We are only able to show a small selection of the many dogs available for rehoming, and the information provided on each dog is for guideline purposes only. For more information on each dog, or to view all the dogs available for adoption, please visit our rehoming centres directly.
Birmingham Dogs' Home has a long and notable history in the care and protection of rescuing strays from the city streets of Birmingham and surrounding towns and villages in the West Midlands.
It was founded in 1892 on land that was made available by the late Sir Alfred Gooch Bart in New Canal Street, Birmingham, and proudly displayed the heading 'Birmingham Home for Lost and Starving Dogs' above its doors, a sign that is still present on the building, having been restored by its current owners.
Almost 100 years later- in 1987- the Duchess of York officially opened the New Bartholomew Street home, which had been purpose-built to provide shelter and protection for over 150 abandoned dogs in comfortable kennel blocks with adjacent facilities, such as its own vets' clinic, puppy unit and isolation block.
The home is a charity which can only survive through the generosity and support of the general public and benefactors from the local community. Without this we would be unable to carry on the vital work of rescuing and rehoming abandoned dogs.
The tremendous help given over the years has allowed us to improve and extend our facilities and, therefore, our ability to care for these unfortunate former pets.
While the Birmingham site houses our head office, our second site - Sunnyside Kennels - in Coven, Wolverhampton, is a showpiece 21st century home built at the cost of £2m and opened in September 2002.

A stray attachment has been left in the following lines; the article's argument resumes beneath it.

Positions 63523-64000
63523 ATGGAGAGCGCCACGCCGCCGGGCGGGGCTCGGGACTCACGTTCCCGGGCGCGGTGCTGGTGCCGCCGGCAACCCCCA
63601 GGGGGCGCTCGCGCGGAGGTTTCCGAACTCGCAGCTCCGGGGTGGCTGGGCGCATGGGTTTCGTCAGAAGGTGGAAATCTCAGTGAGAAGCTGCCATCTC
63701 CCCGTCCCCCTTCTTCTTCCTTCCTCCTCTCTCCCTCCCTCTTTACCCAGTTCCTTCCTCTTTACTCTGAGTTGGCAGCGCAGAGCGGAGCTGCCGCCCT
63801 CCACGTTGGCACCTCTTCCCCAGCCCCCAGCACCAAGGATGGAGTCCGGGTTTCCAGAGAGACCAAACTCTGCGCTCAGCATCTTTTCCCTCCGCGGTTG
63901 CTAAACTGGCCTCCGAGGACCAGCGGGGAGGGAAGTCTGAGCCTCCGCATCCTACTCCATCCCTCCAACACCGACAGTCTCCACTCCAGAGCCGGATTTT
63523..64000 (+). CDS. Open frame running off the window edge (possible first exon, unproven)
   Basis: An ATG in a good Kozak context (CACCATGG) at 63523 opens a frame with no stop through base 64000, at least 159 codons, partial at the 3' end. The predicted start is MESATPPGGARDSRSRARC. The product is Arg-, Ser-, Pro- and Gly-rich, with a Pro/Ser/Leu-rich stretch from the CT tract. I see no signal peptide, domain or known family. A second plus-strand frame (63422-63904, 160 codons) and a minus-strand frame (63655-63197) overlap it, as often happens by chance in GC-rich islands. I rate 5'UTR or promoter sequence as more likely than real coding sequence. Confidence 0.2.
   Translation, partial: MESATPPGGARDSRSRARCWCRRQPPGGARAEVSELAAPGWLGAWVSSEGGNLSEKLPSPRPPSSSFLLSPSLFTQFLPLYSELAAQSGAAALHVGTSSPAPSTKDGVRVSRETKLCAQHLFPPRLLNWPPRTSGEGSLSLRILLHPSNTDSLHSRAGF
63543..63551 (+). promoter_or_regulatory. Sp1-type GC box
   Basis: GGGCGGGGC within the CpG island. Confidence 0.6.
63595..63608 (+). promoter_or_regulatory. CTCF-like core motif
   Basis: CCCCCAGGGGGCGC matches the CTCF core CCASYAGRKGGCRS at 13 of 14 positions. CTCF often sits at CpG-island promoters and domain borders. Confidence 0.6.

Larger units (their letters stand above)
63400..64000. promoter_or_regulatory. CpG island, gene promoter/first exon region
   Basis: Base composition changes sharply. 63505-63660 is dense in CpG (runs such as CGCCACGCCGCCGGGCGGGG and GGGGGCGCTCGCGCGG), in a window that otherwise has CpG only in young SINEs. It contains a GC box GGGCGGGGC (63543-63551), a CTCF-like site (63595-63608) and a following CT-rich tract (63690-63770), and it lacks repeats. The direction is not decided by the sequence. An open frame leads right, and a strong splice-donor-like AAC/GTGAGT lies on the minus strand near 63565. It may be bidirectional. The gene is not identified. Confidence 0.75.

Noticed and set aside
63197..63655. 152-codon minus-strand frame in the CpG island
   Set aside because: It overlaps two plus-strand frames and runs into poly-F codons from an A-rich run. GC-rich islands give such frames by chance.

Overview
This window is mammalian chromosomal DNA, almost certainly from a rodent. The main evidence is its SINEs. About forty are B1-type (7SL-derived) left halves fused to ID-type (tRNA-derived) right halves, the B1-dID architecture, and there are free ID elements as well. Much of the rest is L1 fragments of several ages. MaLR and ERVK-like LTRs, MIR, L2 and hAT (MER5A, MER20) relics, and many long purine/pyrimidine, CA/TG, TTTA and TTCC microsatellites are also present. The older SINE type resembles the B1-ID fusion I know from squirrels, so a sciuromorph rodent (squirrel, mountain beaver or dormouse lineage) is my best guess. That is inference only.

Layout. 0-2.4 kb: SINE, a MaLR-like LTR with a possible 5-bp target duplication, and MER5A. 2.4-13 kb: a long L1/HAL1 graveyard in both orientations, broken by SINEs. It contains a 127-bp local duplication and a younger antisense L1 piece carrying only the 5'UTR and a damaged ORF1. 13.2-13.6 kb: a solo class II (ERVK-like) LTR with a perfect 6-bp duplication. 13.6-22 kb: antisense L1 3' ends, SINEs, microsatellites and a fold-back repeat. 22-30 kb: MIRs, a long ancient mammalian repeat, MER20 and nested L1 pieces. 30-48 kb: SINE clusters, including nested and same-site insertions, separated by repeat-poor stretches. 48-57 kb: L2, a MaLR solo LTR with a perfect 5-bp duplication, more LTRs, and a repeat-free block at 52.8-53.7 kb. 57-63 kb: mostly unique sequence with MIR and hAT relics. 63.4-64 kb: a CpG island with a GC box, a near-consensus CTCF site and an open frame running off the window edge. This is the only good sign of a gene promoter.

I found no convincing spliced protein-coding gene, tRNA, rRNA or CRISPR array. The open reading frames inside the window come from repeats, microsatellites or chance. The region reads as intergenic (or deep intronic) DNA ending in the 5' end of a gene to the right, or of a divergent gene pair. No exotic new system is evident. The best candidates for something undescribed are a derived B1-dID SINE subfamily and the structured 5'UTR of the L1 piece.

Sunnyside houses 100 strays in state-of-the-art accommodation complete with veterinary consulting room and isolation unit for dogs requiring special, one-to-one care and treatment.
The kennels, which we believe are one of the best purpose-built homes in the UK, are surrounding by green fields and towering trees which allow for excellent exercise facilities and the opportunity for potential owners to walk and get to know their dog of choice better.
Stray dogs are received at both homes from Monday to Saturday from local authority dog wardens and when capacity permits, we also try to help those members of the public anxious to find new homes for their much-loved pets because change in circumstances has created the situation where they simply can no longer cope with them. By offering this service we believe we can prevent dogs being turned out into the street by people in desperate situations.
Our procedure when dogs arrive involves assessing age and determining sex, after which they are scanned for microchip and then given the first part vaccination. There is a seven-day policy whereby by law we have to retain the dogs before rehoming them to allow time for owners to claim lost pets.